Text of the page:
by Kate Squires / OSAN AIR BASE, SOUTH KOREA /
Jay Al-Saadi of NASA’s Langley Research Center discusses preliminary plans for the NASA DC-8 and B-200 during a forecasting meeting. Credit: NASA/Jane Peterson
The science equipment is unloaded and jetlag has subsided for the KORUS-AQ team here getting settled in at Osan Air Base. Now the task at hand is to plan where and when the team’s three aircraft will begin gathering actual observations in the air.
Sounds simple, right? Wrong.
Pollution forecasting, air space restrictions, and weather predictions are all major factors that determine conditions for KORUS-AQ science flights that are targeting a range of air quality conditions over and around South Korea. To further complicate matters, these conditions change constantly. Determining the best of all three conditions requires careful coordination. This coordination happens through daily morning meetings by flight planners, forecasters, and science instrument teams inside a hangar at Osan that serves as the KORUS-AQ’s headquarters.
The forecasting group meets in the hangar to discuss Monday’s flight. Credit: NASA/Jane Peterson
I attended the first of these meetings on Saturday morning April 30 where the team reviewed the conditions for the first proposed flight on Monday, May 2. The question: would those conditions accommodate the science objectives of KORUS-AQ?
Pollution forecast considerations included looking at:
- the pollution plume from Seoul and other pollution sources in South Korea like power plants,
- air and dust inflow over the West Sea and upwind of Seoul , and
- biomass burning impacts (wildfires).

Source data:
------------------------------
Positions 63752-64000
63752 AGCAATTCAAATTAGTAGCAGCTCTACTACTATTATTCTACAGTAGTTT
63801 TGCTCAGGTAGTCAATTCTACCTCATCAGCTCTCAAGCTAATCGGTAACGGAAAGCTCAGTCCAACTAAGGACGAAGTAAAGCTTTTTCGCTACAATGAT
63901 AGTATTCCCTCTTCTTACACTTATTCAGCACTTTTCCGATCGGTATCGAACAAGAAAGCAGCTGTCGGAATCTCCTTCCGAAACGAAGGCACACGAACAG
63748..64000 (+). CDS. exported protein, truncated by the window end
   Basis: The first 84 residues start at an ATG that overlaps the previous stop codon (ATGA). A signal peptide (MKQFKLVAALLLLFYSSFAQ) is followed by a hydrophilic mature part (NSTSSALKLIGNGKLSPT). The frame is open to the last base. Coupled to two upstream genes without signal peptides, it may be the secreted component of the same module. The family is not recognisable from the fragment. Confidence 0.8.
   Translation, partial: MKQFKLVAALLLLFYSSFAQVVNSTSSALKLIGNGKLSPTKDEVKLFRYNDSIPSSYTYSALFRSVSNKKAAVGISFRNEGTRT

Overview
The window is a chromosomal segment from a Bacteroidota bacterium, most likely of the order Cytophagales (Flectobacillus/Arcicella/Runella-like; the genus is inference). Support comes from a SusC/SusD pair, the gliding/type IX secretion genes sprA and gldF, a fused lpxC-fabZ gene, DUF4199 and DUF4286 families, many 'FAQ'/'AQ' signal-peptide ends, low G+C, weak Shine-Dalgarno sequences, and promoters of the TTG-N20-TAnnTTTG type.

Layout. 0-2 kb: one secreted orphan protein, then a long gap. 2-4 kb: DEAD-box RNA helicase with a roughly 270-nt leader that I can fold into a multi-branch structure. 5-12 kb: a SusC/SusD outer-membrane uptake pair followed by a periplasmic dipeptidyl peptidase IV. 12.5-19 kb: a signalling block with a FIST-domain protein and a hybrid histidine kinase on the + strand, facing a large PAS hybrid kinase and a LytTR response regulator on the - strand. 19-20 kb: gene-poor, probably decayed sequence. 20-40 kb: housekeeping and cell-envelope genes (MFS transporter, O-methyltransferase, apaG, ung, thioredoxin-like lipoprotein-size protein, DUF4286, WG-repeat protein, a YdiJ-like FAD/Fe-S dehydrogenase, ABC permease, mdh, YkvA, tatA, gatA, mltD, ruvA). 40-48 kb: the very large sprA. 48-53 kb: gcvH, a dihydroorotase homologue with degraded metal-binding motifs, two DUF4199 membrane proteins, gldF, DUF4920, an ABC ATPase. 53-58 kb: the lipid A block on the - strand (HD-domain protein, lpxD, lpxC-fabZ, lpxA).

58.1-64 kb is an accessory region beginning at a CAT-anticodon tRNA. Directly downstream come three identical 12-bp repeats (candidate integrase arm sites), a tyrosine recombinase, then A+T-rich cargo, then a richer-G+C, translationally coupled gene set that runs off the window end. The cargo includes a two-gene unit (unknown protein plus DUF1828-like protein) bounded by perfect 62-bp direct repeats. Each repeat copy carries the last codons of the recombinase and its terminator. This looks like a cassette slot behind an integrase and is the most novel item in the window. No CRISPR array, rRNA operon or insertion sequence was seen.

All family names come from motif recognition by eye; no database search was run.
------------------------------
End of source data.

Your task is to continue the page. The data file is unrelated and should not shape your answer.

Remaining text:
Model run showing surface NO2 from point sources in Korea. KORUS-AQ observations in combination with these models will lead to better understanding of the factors controlling air quality. Credit: NCAR/Louisa Emmons
Another major requirement of the mission was negotiating with South Korea’s air traffic control authority on designing flights that collect the type of data the scientists need. The aircraft will be flying less than conventional patterns over the South Korean peninsula. For example, the DC-8 will fly spiral patterns over specific ground sites and may fly as low as 1000 ft. above ground level to obtain measurement profiles from different altitudes.
Mission managers, pilots, and principals investigators have spent weeks working with air traffic control to determine flight paths that will achieve science objectives while also keeping the many commercial passengers in busy jetways safe.
Flight planning discussions took place in some unconventional places and times. Here the KORUS-AQ science team meets after hours in the lobby of the Turumi Lodge at Osan Air Base to work out flight plans to submit to the air traffic control authority. Credit: NASA/Kate Squires
As complex as the planning sounds, the team knows how to work together to achieve progress.
“A lot of preparation goes into our daily flight planning meetings. We hold them on the hangar floor so that all of the science team members can participate. Team members scattered across the many ground sites in South Korea join these meetings online This ensures that we have access to all considerations that might influence our flight decisions,” said Jim Crawford, lead U.S. scientist for KORUS-AQ.
The weather forecast shows an impending rainstorm early in the week, which could hamper flight efforts. But the team makes the decision to fly Monday despite the storm.
“While the conditions Monday are not ideal, these first flights will be difficult to coordinate. Better to give the pilots and scientists a chance to work through and identify difficulties and establish confidence with air traffic control on a marginal day so that we are ready to take advantage of the better sampling days ahead of us,” Crawford said.